A Strengths-Based Case Management Intervention to Reduce HIV Viral Load Among People Who Use Drugs
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Engaging highly marginalized HIV positive people in sustained medical care is vital for optimized health and prevention efforts. Prior studies have found that strengths-based case management helps link people who use drugs to HIV care. We conducted a pilot to assess whether a strengths-based case management intervention may help people who use injection drugs (PWID) or smoke crack cocaine (PWSC) achieve undetectable HIV viral load. PWID and PWSC were recruited in Oakland, California using targeted sampling methods and referral from jails and were tested for HIV. HIV positive participants not receiving HIV care (n = 19) were enrolled in a pilot strengths-based case management intervention and HIV positive participants already in HIV care (n = 29) were followed as comparison participants. The intervention was conducted by a social worker and an HIV physician. Special attention was given to coordinating care as participants cycled through jail and community settings. Surveys and HIV viral load tests were conducted quarterly for up to 11 visits. HIV viral load became undetectable for significantly more participants in the intervention than in the comparison group by their last follow-up (intervention participants: 32% at baseline and 74% at last follow-up; comparison participants: 45% at baseline and 34% at last follow-up; p = 0.008). In repeated measures analysis, PBO intervention participants had higher odds of achieving undetectable viral load over time than comparison participants (p = 0.033). Strengths-based case management may help this highly vulnerable group achieve undetectable HIV viral load over time.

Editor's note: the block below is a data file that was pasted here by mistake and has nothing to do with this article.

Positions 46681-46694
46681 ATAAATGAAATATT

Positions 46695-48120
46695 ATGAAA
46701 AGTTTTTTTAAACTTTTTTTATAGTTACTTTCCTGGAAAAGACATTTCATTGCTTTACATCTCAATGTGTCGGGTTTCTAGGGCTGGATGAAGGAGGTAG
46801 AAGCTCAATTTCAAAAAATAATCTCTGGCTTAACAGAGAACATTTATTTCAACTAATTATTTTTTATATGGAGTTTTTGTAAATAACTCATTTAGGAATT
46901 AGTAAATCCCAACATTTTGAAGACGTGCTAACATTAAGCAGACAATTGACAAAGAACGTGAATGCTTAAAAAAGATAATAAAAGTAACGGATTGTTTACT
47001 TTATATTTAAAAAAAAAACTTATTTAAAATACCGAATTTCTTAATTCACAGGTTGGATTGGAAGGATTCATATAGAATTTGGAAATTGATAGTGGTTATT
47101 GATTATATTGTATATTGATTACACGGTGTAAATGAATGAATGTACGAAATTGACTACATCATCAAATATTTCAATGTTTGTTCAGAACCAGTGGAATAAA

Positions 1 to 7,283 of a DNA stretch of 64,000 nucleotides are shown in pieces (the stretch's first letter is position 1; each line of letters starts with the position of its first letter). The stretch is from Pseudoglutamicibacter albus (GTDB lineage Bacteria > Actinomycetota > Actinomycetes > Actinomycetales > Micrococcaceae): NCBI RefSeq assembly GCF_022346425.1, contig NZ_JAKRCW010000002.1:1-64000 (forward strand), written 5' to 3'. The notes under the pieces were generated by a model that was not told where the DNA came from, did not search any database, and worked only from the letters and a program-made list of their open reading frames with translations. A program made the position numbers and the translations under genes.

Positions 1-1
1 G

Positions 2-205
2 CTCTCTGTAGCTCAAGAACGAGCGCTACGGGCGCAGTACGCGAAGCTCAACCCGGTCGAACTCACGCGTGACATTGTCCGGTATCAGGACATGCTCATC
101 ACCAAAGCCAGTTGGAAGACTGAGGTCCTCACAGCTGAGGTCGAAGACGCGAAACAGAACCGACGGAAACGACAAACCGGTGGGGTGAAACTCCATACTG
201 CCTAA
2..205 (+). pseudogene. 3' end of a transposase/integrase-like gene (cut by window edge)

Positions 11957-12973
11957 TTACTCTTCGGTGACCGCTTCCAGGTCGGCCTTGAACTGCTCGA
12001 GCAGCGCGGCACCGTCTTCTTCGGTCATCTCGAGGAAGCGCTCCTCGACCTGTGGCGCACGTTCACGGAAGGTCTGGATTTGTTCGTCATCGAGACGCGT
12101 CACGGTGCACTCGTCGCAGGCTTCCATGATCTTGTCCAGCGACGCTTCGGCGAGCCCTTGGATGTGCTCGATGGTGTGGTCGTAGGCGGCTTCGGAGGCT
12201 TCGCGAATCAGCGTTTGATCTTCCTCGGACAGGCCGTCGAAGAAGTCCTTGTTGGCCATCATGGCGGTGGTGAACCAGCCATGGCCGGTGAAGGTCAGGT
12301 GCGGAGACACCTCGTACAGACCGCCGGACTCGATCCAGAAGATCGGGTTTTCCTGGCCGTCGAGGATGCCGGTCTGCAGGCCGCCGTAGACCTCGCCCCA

KeywordsHIV Intervention studies Epidemiology Strengths-based case management Viral load
We wish to thank both NIMH and NIDA for funding and guidance. This study could not have happened without its incredible field team, including Tazima Jenkins, Askia Muhammad, Lenn Keller, and Michele Thorsen. We also want to thank all of the study participants.
United States National Institute on Mental Health Grant R01MH094090 and United States National Institute on Drug Abuse Grant R34DA037787.
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Conflict of interest
The authors declare that they have no conflict of interest.
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